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Acupuncture for Sleep Apnea: Does It Work?

Written by Amber Garnett Staff Writer
Reviewed by Howard Hoffman Medical Reviewer
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Acupuncture has gained attention for its therapeutic effects, including its potential as a complementary and alternative treatment for obstructive sleep apnea (OSA), a common sleep disorder in which a person’s airway repeatedly becomes blocked during sleep, leading to frequent pauses in breathing.

While more research is needed, acupuncture shows some promise as an OSA therapy when used in combination with conventional medical treatments or when those therapies prove ineffective or difficult to tolerate.

How Does Acupuncture Work?

Acupuncture is a traditional Chinese medical practice used to treat an array of conditions and symptoms by stimulating precise points on the body. This usually involves inserting thin needles into the skin at specific locations.

Researchers do not fully understand how acupuncture works, but medical experts have proposed that it:

  • Causes the body to release pain-blocking chemicals 
  • Reduces inflammation
  • Improves immune response 

Acupuncture has been shown to have some level of efficacy in treating many medical conditions, including various types of pain, digestive disorders, menopausal symptoms, anxiety, and depression.

Can Acupuncture Help Treat Obstructive Sleep Apnea?

There is limited scientific evidence to support the effectiveness of acupuncture in treating obstructive sleep apnea. The most effective and commonly recommended treatments for OSA include lifestyle changes, positive airway pressure therapy (CPAP or BiPAP), oral appliances, and surgery.

Acupuncture may increase blood oxygen saturation levels and subsequently decrease the severity of OSA. Some proponents of acupuncture suggest that it may help improve symptoms by promoting relaxation and reducing stress. 

Several studies have explored the use of acupuncture as a treatment for obstructive sleep apnea and indicate that it can potentially reduce OSA-related breathing events and improve daytime sleepiness. Higher quality research is needed to fully understand acupuncture’s potential as a treatment for OSA.

Acupuncture Points for Sleep Apnea Relief 

An acupuncture point, also sometimes called an acupoint, refers to a precise location on the body where an acupuncture needle can be inserted to prevent or treat symptoms. These points are carefully chosen by an acupuncture practitioner based on their assessment of the individual seeking treatment.

There are six acupoints that are often used in the treatment of sleep apnea.

  • Zhaohai (KI6): This point is located on the inside of the foot, beneath the ankle bone. Located along the kidney meridian, Zhaohia, which means “shining sea,” is associated with yang and the element of water.
  • Sanyinjiao (SP6): Sanyinjiao is an intersecting point of the spleen, liver, and kidney meridians. It is associated with yin. This point should not be used during pregnancy.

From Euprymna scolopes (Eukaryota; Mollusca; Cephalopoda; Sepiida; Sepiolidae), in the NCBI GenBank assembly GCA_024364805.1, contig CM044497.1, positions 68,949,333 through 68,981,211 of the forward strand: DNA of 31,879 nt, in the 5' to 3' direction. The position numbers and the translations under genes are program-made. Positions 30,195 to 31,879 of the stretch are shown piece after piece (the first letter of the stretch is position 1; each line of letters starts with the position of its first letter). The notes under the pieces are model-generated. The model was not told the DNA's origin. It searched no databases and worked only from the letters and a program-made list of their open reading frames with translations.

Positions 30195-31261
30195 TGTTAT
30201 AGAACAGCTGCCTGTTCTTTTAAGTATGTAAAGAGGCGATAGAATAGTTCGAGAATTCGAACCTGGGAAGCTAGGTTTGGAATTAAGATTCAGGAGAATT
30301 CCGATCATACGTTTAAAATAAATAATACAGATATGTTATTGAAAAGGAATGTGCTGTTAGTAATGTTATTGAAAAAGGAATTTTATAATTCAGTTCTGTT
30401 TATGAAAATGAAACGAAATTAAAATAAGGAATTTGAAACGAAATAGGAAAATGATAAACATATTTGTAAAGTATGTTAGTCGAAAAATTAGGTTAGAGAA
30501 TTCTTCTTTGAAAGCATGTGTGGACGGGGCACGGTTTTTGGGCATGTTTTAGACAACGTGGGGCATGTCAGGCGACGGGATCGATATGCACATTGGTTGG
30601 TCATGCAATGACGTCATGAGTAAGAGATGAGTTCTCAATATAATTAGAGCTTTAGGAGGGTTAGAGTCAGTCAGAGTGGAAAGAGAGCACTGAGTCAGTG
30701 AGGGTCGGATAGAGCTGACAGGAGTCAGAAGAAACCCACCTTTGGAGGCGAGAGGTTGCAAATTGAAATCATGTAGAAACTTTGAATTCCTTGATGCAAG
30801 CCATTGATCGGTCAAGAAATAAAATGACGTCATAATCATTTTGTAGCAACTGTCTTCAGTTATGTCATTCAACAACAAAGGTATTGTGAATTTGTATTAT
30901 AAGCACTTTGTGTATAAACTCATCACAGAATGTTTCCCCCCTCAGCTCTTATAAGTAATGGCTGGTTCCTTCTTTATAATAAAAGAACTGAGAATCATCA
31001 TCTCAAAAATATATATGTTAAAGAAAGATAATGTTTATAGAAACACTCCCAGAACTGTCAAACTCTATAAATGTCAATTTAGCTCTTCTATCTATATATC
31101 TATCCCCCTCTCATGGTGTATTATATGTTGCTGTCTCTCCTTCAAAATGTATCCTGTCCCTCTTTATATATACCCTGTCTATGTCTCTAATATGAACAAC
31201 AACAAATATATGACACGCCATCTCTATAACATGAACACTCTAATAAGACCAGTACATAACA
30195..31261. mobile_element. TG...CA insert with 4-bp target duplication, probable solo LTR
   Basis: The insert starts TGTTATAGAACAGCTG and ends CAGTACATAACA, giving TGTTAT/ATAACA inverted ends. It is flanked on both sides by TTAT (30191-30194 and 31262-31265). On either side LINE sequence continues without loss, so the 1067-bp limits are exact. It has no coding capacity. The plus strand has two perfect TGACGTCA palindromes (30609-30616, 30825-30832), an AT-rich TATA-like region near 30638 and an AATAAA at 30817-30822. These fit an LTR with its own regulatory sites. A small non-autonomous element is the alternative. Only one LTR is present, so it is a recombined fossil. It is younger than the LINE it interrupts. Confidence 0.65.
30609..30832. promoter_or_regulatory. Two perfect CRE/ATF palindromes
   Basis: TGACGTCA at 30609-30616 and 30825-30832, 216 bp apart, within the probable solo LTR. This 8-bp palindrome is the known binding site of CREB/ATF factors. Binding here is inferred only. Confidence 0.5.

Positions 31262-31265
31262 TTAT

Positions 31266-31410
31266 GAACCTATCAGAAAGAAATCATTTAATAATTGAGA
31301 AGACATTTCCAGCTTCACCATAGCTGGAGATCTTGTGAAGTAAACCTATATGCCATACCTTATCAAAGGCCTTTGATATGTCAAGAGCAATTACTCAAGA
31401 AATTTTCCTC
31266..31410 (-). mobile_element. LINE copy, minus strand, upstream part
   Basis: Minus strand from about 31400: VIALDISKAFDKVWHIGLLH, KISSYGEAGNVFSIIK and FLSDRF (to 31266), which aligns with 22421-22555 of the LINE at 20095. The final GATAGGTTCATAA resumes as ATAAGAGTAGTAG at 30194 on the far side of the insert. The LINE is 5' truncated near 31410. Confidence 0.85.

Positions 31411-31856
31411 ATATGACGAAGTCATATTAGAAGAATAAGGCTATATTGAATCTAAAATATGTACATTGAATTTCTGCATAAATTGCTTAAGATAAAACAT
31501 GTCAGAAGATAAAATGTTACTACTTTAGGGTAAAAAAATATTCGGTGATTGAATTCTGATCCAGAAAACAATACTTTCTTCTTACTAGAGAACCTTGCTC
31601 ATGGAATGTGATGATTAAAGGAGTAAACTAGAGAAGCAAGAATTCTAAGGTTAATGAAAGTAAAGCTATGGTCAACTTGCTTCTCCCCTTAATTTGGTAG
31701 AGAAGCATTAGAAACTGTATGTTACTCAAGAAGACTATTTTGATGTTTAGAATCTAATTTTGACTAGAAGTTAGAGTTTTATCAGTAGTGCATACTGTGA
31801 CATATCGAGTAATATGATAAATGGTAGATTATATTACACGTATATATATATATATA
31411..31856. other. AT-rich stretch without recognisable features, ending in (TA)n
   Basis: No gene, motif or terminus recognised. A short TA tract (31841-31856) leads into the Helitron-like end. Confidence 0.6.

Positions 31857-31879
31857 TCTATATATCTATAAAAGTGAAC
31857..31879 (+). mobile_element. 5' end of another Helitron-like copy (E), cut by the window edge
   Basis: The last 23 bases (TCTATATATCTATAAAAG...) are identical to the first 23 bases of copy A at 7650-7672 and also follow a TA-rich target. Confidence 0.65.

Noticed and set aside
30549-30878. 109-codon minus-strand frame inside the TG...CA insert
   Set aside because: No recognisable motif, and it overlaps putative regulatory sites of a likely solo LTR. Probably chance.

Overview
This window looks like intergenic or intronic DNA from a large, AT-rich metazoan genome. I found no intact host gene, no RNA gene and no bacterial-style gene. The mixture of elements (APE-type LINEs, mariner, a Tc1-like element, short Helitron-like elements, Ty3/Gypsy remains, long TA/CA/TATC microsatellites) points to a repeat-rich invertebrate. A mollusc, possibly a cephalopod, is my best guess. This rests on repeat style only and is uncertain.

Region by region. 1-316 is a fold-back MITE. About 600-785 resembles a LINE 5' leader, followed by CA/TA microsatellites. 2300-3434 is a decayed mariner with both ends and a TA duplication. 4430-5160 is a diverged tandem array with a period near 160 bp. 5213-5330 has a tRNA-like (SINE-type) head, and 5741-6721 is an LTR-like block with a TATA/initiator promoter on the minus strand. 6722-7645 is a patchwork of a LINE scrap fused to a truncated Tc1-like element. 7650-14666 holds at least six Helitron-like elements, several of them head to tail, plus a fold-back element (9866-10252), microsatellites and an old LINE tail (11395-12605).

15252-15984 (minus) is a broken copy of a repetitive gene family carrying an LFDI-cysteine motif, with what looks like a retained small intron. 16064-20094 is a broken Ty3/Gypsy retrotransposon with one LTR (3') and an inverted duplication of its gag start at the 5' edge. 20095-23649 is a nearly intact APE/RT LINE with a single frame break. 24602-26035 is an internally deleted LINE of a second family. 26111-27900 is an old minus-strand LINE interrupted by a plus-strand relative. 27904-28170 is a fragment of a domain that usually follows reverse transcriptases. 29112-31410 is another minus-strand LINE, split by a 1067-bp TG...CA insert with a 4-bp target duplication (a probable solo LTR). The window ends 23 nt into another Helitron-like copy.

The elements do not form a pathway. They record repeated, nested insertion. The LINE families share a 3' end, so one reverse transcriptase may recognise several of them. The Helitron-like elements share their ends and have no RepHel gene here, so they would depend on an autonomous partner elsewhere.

• Sishencong (EX-HN1): Sishencong is a group of four acupuncture points located on the top of the head. Applying acupuncture at these points is believed to calm and clear the mind.
  • Shenmen (HT7): Shenmen, which translates to “spirit gate,” is found on the crease of the wrist beneath the pinky finger. It is located along the heart meridian.
  • Zusanli (ST36): The zusanli acupuncture point is located on the stomach meridian and is found below the knee along the outside of the leg.
  • Lianquan (CV23): This point is located on the throat, just above the Adam’s apple. It is a part of the conception vessel meridian, and applying acupuncture at this point is believed to promote yin.

What Happens During An Acupuncture Session?

Acupuncture is usually administered by inserting thin stainless steel needles into several of the 365 acupuncture points on the body. After carefully assessing their patient, an acupuncturist may insert between five and 20 needles, which are generally left in position for 10 to 15 minutes.

A person receiving acupuncture may experience a range of sensations, including throbbing, tingling, numbness, aching, and heaviness. Sometimes, acupuncture sessions also involve the use of heat, magnets, or electrical stimulation.

Written by

Amber Garnett, Staff Writer

Amber is a freelance writer who resides in Seattle. Amber has worked as a clinical social worker in the medical field for over a decade. She loves long nature walks, traveling and reading poetry.

Reviewed by

Howard Hoffman, Medical Reviewer

Dr. Howard J Hoffman was born and grew up in New York. After attending the Ohio State University -B.S. 1970, he attended The University of Maryland School of Dentistry, earning his DDS degree in 1974. Dr. Hoffman served 2 years in the U.S. Public Health Service in Guam from 1974-1976. Upon returning to the continental U.S., he opened a private dental practice and began his studies in Implant Dentistry in the mid-90s, including two 18-month programs, first with the American Academy of Implant Dentistry, followed by a second at Harvard University.